6. Good Morning Carole! You do such a beautiful job with your long arm quilting and take such special care to make sure that the quilt turns out the best that it possibly can; that is a special caring that I would want from the person who did any long arm quilting for me! Plus, that quilt is beautiful with those lovely fabric choices. Sorry, I have not been commenting…things have been crazy around here. Yet, it is a good kind of crazy! Trying to get all the Christmas gifts finished on top of even making a few more….LOL. Thank you for sharing and have a fantastic creative day!

  7. Great information. I agree with Andrea Gayle, the printed instructions would be great treat. she may not realize the issues and it is a great way to get someone the info with embarrassing them. I am saving the info.

  8. Mom

    Love the colors in this quilt, so pretty.

    Getting ready to cut out Christmas cookies. Just had to make some after enjoying yours when I was with you!

  9. Sam

    Wow,…you continue to teach and it is most appreciated. You make it so clear! I love the colors and am very impressed w/ this quilt, most especially as a “first”!!!! I agree that she has a true talent if this is her first effort! Thanks for the tutorials and clear explanations!

  10. Sandra Miller Pitts

    Thank you for such an informative instruction! Isn’t that fabric line beautiful. I used a jelly roll of this line to make a lap quilt for my 86 year old mom for Christmas. I am a new quilter and did not realize that quilting wil shrink the quilt some so it is smaller than I thought it would be or I would have added a border.
    Wish I knew how to add a picture and then I would show it to you.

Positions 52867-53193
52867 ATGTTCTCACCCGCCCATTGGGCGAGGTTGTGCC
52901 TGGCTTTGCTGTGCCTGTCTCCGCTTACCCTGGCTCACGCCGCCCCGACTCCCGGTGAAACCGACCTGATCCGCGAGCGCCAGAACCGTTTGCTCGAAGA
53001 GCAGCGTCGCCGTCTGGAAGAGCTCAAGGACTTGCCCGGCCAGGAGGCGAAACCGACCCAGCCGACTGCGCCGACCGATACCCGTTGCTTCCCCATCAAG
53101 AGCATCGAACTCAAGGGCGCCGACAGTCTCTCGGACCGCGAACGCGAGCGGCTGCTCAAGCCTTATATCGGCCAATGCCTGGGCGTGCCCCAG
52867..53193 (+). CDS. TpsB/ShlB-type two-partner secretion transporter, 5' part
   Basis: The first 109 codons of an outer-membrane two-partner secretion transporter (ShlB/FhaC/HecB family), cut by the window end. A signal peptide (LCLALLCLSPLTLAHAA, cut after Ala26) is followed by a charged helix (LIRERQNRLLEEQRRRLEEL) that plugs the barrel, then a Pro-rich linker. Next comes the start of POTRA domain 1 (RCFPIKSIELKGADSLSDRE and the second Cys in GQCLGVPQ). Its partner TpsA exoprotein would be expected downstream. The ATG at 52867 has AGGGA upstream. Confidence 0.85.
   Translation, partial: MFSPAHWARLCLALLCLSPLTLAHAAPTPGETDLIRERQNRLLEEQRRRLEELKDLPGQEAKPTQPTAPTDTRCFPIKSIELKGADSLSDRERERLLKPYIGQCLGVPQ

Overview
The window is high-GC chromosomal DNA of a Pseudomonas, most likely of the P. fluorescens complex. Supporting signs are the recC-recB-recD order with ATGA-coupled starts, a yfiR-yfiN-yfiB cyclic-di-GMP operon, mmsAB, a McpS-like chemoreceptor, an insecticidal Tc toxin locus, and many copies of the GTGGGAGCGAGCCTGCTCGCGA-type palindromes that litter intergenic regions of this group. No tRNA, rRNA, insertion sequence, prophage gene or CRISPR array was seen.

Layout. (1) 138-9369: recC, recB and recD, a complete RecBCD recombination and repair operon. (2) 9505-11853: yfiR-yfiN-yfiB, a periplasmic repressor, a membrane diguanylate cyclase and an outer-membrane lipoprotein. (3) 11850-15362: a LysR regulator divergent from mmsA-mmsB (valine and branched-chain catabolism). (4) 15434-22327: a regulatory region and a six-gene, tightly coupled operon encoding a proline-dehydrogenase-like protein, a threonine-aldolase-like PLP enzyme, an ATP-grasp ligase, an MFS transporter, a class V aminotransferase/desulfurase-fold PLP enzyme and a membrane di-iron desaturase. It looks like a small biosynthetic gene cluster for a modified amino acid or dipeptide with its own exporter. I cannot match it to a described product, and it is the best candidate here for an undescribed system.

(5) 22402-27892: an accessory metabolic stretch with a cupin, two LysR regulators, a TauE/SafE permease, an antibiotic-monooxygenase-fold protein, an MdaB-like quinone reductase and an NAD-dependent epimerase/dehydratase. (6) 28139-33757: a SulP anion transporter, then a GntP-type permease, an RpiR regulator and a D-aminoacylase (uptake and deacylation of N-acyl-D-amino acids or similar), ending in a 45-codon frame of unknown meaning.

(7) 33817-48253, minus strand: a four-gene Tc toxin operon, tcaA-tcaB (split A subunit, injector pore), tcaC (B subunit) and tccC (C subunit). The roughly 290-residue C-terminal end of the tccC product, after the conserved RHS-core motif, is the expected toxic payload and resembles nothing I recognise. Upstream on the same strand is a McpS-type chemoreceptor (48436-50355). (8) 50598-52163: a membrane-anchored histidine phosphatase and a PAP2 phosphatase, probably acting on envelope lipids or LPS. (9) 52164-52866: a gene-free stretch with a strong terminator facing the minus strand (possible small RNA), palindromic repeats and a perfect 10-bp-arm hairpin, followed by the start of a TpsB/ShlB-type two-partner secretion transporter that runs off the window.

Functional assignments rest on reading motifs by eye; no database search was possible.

11. Rosemaryflower

    You are a great friend to help fix up and straighten out the quilt.
    We do not learn unless we first make those dopey mistakes.
    I remember when I joined a quilt club early on in my quilt making exploits. I learned so much from all of those
    brilliant women. They were so incredibly good.
    This quilt will look great. Another step to excellence

  12. I agree with so many of the comments above…thank you for your explanations and lessons. You certainly made the best of a newbies innocent mistakes. Your patience and thoughtful quilting will inspire her to keep learning and enjoy her quilting. Working on: I need to clean my house this morning and then plan to sew a quilt top of rows together this afternoon. 🙂

  13. dezertsuz

    It looks lovely anyway. You did an amazing job with the extra, and I’m sure she’s learned the right way to measure borders now.

  14. Connie Kresin Campbell

    You did a wonderful job of hiding the mistakes Carole! Fixing things like this has to be one of the hard thing about quilting for others. Great job!